For the better part of five decades, people with chronic health problems or severe allergies have worn MedicAlert bracelets to alert emergency staff to their conditions. But now there's a new trend, with some people turning to medical tattoos.

Emma Bortolon Vettor, 19, is one of those who has a tattoo to tell the world she has a medical condition. The tattoo names her condition (called chronic adrenal hyperplasia) and the medication she needs in case of an emergency.

Vettor says that after years of going through plenty of MedicAlert bracelets and chains, she decided a tattoo on her arm would be the best way to ensure she's always properly identified.

"I find I lose my bracelet, and they tend to break. So why not have a tattoo?" she says.

She says the tattoo cost her about $150, while her MedicAlert registration carries a $39 annual fee. But Vettor also remains registered with MedicAlert and has her registration number included in the tattoo, just in case.

Charles Brisbois also replaced his metal bracelet with tattoo ink. He's allergic to penicillin and can only receive Type "O" negative blood. He also doesn't like wearing jewellery and kept forgetting to put on his medic alert bracelet. So he decided to design his own tattoo.

"Tattoos aren't for everyone but if you are into tattoos, it's a great idea," he says. "It never gets lost. It's always with you."

Heather Myles is the tattoo artist in Guelph, Ont. who designed the tattoo Vettor received. They picked the left arm because it's the same arm that a MedicAlert bracelet is typically worn on. It's also located in an area where health workers would normally insert an IV line.

And they say they made sure the lettering could be easily read.

"As long as you keep the font large and clear, it should hold up for a long time," says Myles.

But some are not comfortable with the new trend. Robert Ridge of the Canadian MedicAlert Foundation notes that there are not guidelines on what information the tattoo should contain.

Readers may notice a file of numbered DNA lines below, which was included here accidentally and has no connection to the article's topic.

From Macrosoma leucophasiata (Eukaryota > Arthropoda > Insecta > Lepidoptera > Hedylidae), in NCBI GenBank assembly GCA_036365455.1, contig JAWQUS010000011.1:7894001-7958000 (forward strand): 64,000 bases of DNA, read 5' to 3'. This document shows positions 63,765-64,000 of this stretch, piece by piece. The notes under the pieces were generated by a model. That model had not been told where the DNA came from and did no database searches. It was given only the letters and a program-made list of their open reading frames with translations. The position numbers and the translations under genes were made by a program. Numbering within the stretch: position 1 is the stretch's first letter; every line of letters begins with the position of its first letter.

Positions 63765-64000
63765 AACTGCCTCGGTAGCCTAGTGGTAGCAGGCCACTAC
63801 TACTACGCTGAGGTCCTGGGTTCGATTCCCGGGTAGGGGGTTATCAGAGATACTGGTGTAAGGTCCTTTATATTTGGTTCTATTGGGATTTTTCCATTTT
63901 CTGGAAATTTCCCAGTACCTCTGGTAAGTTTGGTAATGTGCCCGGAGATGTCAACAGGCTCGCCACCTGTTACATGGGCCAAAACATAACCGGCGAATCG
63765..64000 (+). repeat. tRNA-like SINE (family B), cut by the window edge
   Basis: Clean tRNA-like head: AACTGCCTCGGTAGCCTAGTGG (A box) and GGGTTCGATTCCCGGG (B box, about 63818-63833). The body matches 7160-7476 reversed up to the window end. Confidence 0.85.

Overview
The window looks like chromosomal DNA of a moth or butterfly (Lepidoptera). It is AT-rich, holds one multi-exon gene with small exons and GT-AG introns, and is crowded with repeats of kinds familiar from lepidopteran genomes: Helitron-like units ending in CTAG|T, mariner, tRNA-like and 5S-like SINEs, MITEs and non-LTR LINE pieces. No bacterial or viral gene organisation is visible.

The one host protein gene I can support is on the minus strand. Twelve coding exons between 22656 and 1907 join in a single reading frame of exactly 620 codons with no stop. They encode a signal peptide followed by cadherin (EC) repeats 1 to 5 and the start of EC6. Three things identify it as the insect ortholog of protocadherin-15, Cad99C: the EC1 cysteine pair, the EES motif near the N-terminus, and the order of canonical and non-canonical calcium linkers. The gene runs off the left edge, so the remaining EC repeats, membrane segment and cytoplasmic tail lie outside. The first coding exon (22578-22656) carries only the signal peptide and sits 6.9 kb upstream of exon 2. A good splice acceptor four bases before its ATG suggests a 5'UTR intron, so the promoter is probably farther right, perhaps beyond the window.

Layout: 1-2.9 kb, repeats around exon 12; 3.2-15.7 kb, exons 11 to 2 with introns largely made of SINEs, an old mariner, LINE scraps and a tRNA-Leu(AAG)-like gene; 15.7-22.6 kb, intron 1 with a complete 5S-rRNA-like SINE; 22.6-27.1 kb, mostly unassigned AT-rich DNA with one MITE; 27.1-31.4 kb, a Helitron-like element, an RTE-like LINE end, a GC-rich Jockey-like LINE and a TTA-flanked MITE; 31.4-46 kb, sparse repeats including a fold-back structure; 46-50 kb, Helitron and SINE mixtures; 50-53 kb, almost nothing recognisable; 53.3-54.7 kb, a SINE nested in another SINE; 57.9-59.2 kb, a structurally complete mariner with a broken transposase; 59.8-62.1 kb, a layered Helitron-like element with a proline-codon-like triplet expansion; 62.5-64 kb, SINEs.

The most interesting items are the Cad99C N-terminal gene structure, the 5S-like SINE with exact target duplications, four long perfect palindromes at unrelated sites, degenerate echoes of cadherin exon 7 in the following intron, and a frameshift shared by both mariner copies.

Nor does a tattoo offer the other benefits of a MedicAlert registration, which includes a hotline that will give emergency staff detailed medical information.

"It may not work as intended to and it may not provide link back to the medical files, with MedicAlert," he says.

He thinks a medical tattoo could work as a complement to his company's service.

"But it's not nearly as well known as the usual bracelet or necklace. An emergency responder may miss it in an emergency," he says.

Some emergency workers say they don't care for the medical tattoo trend either, agreeing that they're not trained to scan a patient's tattoos, looking for medical information.

But Brisbois says he doesn't regret his tattoo. He says his penicillin allergy is not something that will ever change throughout his lifetime and he says his tattoo is large enough that he doesn't think anyone would miss it.

Emma says while she still wears her medic alert bracelet when she travels – "You can never be too cautious," she says -- she knows that her tattoo is an alert she will never lose.

With a report from CTV medical specialist Avis Favaro and producer Elizabeth St. Philip